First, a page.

Each week the View From The Bleachers will take a deeper look at some aspect of Michigan Tech athletics. While we will be focusing on football today, hockey and basketball will be incorporated as those sports start anew. Have questions you want addressed? Send them to firstname.lastname@example.org or @michaelbleach on Twitter. All conspiracy theories will be investigated thoroughly.
HOUGHTON - Against a less-talented Walsh squad last Saturday, the Michigan Tech football team dominated in all three phases of the game.*
*Four, if you want to count which offensive and defensive coordinators were more original in their press box pontifications. The walls of the Sherman Field press box are delightfully thin.
The Huskies enjoyed three times as many yards as the Cavaliers, doubled the time of possession battle, were more efficient on third down and won the turnover total. You can easily make bingo with that checklist of clich coaching pre-game goals.
Naturally, I want to focus on the one area the Huskies struggled.
Tech entered the red zone seven times Saturday and six times came away with points. One touchdown - on a beautiful 7-yard fade catch from junior wide receiver Brandon Cowie that showed off boundary feet Jordy Nelson would be proud of - and a new Husky record five-field goals for kicker Garrett Mead.
Only this underachievement alone prevented the game from reaching the lofty heights of "a lot, to a little" final score.
But it is the drive that stalled out at the Walsh 6-yard line - the one time Tech didn't score any points inside the red zone - that presents the most intrigue.
Up just 10-0 at the start of the second quarter, the Huskies had marched (15 plays, 7:15 elapsed from the clock) to politely knock at the Walsh doorstep.
When refused entrance, Tech head coach Tom Kearly decided to bash his way in. Facing a third-and-two from the 7-yard line, he dialed up fullback belly play for short yardage master Cole Welch.* Walsh stood strong, however, limiting the senior to a yard, bringing about a fourth-and-one.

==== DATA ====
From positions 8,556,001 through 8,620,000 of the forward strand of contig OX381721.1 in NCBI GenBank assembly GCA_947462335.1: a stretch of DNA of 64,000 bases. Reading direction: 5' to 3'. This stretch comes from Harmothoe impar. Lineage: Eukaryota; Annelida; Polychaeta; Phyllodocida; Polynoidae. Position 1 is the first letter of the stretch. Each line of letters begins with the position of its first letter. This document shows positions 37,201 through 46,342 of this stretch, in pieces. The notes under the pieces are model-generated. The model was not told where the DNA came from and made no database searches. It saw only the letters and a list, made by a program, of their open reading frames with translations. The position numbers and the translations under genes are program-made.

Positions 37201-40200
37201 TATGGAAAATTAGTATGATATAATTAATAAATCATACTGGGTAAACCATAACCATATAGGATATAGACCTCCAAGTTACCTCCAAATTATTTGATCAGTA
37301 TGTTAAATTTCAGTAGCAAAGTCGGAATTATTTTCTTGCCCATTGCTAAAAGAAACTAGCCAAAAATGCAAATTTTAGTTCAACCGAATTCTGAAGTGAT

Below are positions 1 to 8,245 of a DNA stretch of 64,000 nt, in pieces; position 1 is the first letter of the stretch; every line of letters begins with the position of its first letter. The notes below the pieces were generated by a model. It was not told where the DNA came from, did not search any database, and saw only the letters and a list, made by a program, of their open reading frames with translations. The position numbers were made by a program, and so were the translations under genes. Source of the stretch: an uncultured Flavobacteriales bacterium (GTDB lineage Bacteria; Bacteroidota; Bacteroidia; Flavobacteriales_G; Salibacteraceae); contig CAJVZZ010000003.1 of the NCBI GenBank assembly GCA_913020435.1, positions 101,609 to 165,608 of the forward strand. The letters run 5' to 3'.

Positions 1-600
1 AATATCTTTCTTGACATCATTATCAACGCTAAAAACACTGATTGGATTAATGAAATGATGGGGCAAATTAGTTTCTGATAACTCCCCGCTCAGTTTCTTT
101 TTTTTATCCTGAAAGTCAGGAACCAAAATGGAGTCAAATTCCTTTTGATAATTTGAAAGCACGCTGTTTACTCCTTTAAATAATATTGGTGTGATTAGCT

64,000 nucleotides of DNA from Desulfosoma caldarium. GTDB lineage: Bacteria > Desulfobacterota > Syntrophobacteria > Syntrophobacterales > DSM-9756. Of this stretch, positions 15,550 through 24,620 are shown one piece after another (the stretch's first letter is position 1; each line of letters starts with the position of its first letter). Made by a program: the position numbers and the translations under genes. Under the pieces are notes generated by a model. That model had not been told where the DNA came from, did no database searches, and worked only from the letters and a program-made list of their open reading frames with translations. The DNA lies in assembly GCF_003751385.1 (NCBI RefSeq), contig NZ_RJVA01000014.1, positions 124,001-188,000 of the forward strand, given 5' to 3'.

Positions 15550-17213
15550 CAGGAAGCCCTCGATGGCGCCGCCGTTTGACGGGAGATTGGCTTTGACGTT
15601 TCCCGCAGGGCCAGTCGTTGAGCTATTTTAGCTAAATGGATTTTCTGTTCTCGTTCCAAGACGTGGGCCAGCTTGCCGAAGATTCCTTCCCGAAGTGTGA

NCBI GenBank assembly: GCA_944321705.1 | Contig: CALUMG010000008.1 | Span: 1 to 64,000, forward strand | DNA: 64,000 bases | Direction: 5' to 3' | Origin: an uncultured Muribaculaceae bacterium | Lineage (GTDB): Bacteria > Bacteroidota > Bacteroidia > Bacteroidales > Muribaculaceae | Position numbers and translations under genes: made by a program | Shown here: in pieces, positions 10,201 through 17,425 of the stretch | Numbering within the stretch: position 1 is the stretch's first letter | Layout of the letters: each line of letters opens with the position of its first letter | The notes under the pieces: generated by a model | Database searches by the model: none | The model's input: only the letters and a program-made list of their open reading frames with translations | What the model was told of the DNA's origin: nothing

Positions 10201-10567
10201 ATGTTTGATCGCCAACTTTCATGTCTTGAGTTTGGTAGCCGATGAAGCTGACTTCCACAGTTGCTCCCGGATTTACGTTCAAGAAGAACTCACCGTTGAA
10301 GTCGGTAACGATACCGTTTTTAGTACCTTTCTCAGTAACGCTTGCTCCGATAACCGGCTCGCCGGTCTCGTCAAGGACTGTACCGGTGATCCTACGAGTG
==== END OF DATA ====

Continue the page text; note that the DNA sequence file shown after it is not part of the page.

*Career statline of 50 rushes, 87 yards and 10 touchdowns. Never has three feet felt so good.
The choices: Kick a chip shot field goal and take a 13-0 lead, or go for it, and risk "taking points off the board," with a potential touchdown as the reward.
Kearly chose to go with option B, calling for a QB sneak from Tyler Scarlett, which in a fit of pique unseen for the rest of the game, Walsh stopped.
Conventional wisdom - I can almost hear Troy Aikman and Phil Simms bemoaning the decision from their separate network soapboxes - says you never take points off the board that early in the game.
As The View From The Bleachers despises conventional wisdom*, I would like to take a moment to applaud Kearly for making the correct decision. Mathematically, years of data back the Tech head coach up. Check out the 4th Down Calculator at Advancenflstats. com for a more in-depth look at the situation, which states that Tech should always go for it if they believe they have a 68 percent chance of succeeding.
And with that personnel, the Huskies should be well north of 68 percent.
*In fact, when economist John Kenneth Galbraith popularized the term in the 1950s, he was using the phrase pejoratively, as an example of the dangers of group or lemming-think. The more you know.
But even outside the statistics, the psychology of the decision is most laudable.
Coaches, across any sport, at any level, are too often paralyzed by the fear of failure, or perhaps more significantly, the fear of embarrassment. It's just how we humans are built. Multiple experiments have shown that the average person feels greater pain over losing a $20 bill, than the pleasure received for unexpectedly finding a $20 bill.
But it is a coach's job to fight or ignore that nature. Giving your team a greater chance to win is often looked over for the more conventional - there's that word again - decision, that even if it backfires, will not bring significant criticism with it. It may as well be called the Ron Rivera Conundrum.
In this case, the end result was negligible. The Huskies didn't score, but given that Walsh now had to travel 94 yards across the field, were able to force a punt and make the whole situation a wash.
It is the process, not the result that matters, though.
In a situation where Kearly easily could have taken the conventional way out, the coach instead went against the grain to give his team better shot at victory.
It deserves to be recognized. It may not have mattered much for the likes of Walsh, but stiffer upcoming tests with Grand Valley and Northern Michigan loom, where smaller margins matter.
Husky fans should be comforted they have a coach willing find an edge outside the standard box.